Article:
10. 10. The relationships between SDGs : a different approach Example : SDG 1 « End poverty in all its forms and all over the world » The answers will incite the students to determine links with : ● SDG 2: malnutrition, starvation ● SDG 3: illness, suffering, death ● SDG 4: inequality at school or no access at all to education and vocational training But also that poverty in the South of the planet is increased by : ● SDG 6: unequal distribution of water resources ● SDG 13: the climate change impacts
  11. 11. The relationships between SDGs : a different approach Then, studying statistics will deepen the research and the knowledge about poverty by revealing, for example, that: ● One billion people (one in seven) live on less than $ 1,9 a day, which is the extreme threshold of poverty ● Working is not a guarantee against poverty : more than 80% of the poor have a job but they are in fact exploited and underpaid, and remain poor, according to the ILO in its report « Employment and social issues in world 2016 » (Geneva, May 18th ).
  12. 12. Finding the relationships between SDGs is to find solutions Example SDG 2 : «Eliminating hunger, ensuring food security, improving nutrition and promoting sustainable agriculture »  ● Can't be separated from SDG 1 and dependant from the same SDG ● But SDG2 is also dependant from SDGs 12, 13, 14 et 15 which are the solutions to eradicate hunger in the world through : - sustainable consumption and production patterns - fight against climate change - conservation and exploitation of the oceans in a sustainable way - preservation and restoration of terrestrial ecosystems.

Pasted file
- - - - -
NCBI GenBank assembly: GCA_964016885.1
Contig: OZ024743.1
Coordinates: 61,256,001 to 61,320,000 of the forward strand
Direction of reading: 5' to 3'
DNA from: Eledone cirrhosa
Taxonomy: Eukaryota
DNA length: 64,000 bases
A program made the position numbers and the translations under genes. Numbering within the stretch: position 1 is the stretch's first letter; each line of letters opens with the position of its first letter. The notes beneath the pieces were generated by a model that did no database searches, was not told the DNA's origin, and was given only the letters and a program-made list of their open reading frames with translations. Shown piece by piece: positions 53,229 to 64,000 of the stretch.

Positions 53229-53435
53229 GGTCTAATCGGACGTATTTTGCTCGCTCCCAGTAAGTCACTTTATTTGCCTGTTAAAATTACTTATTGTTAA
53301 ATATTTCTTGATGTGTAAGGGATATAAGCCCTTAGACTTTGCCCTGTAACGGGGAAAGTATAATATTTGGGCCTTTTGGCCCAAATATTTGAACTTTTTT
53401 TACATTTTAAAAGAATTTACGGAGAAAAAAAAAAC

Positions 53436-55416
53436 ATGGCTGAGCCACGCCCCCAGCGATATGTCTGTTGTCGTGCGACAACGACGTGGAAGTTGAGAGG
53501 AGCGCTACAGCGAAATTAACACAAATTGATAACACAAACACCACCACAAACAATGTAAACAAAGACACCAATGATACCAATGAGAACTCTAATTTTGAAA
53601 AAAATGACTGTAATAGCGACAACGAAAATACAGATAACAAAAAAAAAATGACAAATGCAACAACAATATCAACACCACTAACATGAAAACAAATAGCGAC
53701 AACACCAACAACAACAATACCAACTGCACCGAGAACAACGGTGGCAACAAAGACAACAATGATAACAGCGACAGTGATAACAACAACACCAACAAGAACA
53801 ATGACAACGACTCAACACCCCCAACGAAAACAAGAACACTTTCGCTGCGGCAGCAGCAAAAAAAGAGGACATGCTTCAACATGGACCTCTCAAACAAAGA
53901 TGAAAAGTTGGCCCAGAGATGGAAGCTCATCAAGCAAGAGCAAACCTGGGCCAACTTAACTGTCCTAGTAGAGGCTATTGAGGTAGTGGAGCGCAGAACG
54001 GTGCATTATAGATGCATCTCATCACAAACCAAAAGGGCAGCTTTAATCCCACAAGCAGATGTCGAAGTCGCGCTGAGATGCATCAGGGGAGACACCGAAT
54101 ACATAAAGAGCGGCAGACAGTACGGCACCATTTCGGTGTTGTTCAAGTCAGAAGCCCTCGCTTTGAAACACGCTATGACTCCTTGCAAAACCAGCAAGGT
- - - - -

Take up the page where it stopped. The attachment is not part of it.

13. 13. Finding the relationships between SDGs is to find solutions ● According to FAO and WFP, one in nine people in the world is suffering from hunger ● In sub saharan Africa, one in four people is underfed, and underfeeding causes nearly half of children under five years old death, every year. ● FAO's archives explain the reasons, and also the remedies, such as the return to traditional cultures.
  14. 14. A visual exploration of the relationships between the SDGs Once the exploration of all the SDGs is finished, graphical representations allow to synthesize these relations, as below : ● An adjacency matrix ● From this relational matrix, a non-oriented graph is deduced, each SDG being identified by its number ● Then a diagram is obtained, with the number of the SDGs on the ordinate, and the number of links, on the abscissa. ● Endly a graph where each color indicates a different category of SDGs, according to its position in the network. The size of the disks identifying the SDGs is proportional to their degree (i.e. Their number of links)